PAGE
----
With Martin Prado and B.J. Upton hitting in front of him (and the emerging Freddie Freeman behind him), the 23-year-old Heyward will reach the 30 HR and 100 RBI plateaus for the first time in his career.
Matt Kemp, CF, Los Angeles Dodgers
.312/.364/.520, 34 HR, 114 RBI, 107 R, 32 SB
Clayton Kershaw, SP, Los Angeles Dodgers
32 GS, 20-6, 2.55 ERA, 220 IP, 226 K
Were it not for R.A. Dickey's remarkable season for the New York Mets, Clayton Kershaw would have won his second consecutive NL Cy Young award in 2012.
The best pitcher in the National League, Kershaw will once again find himself in the thick of the Cy Young debate, posting his second straight 20-win season and leading the NL in ERA for the third year in a row.
Evan Longoria, 3B, Tampa Bay Rays
.270/.362/.504, 28 HR, 90 RBI
After missing chunks of the past two seasons with injuries, Evan Longoria's projected stats—and his spot in the Top 25—are on thin ice.
Longoria has averaged only 104 games per season since 2010, making it difficult to believe that he'll be on the field often enough to reach even the most modest expectations as far as his individual stats go.
But Longoria remains incredibly talented, and he still has an on-base machine in Ben Zobrist hitting in front of him. Plus, the eventual arrival of über-prospect Wil Myers to the middle of Tampa Bay's lineup will further help his cause.
Andrew McCutchen, CF, Pittsburgh Pirates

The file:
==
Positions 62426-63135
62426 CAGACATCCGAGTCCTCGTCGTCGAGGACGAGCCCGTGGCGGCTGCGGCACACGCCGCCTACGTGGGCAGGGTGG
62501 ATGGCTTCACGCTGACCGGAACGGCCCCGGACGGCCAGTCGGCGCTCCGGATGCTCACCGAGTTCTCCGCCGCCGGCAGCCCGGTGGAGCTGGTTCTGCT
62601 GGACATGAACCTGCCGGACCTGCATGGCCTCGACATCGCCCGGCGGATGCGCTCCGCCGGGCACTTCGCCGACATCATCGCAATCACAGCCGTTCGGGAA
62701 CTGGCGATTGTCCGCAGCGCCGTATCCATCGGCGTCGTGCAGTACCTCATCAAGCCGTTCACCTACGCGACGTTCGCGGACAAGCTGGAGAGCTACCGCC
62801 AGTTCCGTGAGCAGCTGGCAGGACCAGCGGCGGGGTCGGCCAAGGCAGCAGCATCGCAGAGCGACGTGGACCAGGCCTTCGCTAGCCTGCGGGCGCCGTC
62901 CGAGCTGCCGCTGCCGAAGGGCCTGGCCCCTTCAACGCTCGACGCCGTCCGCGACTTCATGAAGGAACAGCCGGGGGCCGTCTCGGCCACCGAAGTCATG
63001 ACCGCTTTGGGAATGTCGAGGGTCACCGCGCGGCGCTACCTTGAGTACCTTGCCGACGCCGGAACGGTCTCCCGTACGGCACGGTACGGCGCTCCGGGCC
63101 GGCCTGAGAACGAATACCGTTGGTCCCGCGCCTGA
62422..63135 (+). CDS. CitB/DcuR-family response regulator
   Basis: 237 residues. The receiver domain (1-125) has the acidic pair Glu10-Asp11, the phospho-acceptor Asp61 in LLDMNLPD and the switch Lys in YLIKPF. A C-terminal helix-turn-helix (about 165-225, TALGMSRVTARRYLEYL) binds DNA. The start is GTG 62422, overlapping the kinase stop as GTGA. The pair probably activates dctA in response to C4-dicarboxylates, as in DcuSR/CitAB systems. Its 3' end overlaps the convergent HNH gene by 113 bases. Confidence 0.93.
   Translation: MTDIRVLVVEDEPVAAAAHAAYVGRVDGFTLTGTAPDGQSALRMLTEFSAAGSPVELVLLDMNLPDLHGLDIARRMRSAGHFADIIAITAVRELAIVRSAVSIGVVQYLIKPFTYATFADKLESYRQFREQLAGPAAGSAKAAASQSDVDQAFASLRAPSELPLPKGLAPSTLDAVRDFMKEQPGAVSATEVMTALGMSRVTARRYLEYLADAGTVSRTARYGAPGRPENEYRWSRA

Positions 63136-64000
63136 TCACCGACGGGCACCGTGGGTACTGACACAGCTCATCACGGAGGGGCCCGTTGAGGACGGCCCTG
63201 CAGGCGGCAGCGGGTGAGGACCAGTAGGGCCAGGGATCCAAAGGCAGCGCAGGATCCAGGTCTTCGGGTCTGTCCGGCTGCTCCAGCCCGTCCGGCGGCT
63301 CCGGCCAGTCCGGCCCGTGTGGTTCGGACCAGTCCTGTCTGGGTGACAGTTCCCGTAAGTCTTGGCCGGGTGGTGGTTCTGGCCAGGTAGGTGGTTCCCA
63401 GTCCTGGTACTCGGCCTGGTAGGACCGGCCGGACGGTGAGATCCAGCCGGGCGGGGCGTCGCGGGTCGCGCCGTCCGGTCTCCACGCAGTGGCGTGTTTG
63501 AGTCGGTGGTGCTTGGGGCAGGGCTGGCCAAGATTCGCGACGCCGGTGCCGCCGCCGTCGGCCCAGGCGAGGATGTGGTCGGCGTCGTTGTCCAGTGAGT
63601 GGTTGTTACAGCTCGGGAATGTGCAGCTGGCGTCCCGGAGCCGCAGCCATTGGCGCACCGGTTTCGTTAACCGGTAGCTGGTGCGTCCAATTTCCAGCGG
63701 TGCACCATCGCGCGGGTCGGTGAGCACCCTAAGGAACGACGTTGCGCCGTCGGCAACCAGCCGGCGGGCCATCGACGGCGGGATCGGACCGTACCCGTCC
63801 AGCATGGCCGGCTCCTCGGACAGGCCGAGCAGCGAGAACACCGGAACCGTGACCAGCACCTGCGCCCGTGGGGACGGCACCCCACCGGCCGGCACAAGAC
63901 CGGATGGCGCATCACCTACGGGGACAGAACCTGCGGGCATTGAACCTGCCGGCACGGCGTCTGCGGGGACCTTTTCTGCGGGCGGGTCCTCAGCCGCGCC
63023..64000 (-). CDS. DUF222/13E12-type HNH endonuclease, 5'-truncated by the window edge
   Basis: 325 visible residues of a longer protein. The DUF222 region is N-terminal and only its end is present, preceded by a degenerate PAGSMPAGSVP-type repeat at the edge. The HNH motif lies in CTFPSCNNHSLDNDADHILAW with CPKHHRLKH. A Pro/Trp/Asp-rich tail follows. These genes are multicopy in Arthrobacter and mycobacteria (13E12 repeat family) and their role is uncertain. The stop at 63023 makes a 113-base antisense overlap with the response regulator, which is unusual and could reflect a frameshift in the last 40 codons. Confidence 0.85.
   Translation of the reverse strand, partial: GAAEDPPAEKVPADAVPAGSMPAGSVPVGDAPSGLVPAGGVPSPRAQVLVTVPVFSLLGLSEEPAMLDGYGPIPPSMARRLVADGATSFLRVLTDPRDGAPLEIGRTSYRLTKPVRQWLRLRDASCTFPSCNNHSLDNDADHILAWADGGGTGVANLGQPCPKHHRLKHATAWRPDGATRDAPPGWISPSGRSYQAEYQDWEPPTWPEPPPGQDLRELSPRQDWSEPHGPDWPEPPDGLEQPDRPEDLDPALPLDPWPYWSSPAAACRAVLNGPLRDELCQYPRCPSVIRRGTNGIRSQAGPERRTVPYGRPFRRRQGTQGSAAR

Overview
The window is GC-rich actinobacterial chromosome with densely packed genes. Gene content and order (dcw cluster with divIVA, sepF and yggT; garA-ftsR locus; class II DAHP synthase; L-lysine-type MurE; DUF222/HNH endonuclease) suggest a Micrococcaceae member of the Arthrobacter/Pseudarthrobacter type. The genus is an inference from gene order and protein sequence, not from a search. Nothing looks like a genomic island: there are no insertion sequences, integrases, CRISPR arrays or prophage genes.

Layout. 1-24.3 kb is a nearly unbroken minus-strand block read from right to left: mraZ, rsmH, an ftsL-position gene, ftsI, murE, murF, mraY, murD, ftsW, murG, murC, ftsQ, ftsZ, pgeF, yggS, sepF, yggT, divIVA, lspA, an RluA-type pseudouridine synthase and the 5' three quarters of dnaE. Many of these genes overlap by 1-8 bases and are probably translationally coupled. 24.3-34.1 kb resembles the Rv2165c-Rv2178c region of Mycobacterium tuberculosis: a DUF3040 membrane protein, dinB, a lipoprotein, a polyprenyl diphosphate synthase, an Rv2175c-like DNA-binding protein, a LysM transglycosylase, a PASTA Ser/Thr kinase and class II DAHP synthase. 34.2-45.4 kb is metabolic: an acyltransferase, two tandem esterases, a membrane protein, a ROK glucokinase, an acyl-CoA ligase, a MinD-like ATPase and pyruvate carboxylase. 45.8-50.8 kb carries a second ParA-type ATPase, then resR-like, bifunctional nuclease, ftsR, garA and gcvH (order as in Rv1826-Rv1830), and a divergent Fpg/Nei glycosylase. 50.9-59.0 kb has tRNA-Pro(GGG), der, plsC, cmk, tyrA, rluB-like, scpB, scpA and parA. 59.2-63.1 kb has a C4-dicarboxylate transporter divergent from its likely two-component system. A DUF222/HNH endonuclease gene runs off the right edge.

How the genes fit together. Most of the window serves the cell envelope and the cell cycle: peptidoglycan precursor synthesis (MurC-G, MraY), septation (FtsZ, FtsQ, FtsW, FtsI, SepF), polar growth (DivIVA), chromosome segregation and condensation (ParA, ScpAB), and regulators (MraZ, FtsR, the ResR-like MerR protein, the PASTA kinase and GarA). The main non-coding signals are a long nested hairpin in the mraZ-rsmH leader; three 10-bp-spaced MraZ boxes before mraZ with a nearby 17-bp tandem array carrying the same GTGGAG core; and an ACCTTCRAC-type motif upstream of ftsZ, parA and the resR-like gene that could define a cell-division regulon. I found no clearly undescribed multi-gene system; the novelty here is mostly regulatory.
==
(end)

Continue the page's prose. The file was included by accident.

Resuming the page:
.290/.385/.483, 32 HR, 102 RBI, 100 R, 22 SB
Andrew McCutchen can certainly expect to get on base more often in 2013 as teams will simply pitch around him, rather than to him, in the late innings of close games.
Pittsburgh's failure to add a big bat to pair with McCutchen in the heart of the lineup will keep his numbers lower than some might expect, but he'll still be a productive force in the middle of the Pirates lineup.
Buster Posey, C, San Francisco Giants
.326/.404/.528, 27 HR, 108 RBI, 84 R
The reigning NL MVP, Buster Posey's coming out party continues in 2013, as he'll find himself once again among the league leaders in batting average, on-base percentage and OPS.
David Price, SP, Tampa Bay Rays
31 GS, 20-8, 2.96 ERA, 224 IP, 214 K
Coming off a 2012 season that saw him crack the 20-win mark for the first time in his career and take home the American League Cy Young Award, expectations will be high for David Price in 2013.
He won't fail to meet them, hitting 20 wins, once again, thanks to a Tampa Bay offense that has improved since the end of the 2012 season.
Albert Pujols, 1B, Los Angeles Angels
.317/.404/.575, 34 HR, 117 RBI, 105 R
CC Sabathia, SP, New York Yankees
32 GS, 16-9, 3.05 ERA, 234 IP, 220 K
The workhorse of the New York Yankees rotation, CC Sabathia battled injuries for the first time in his Yankees career in 2012.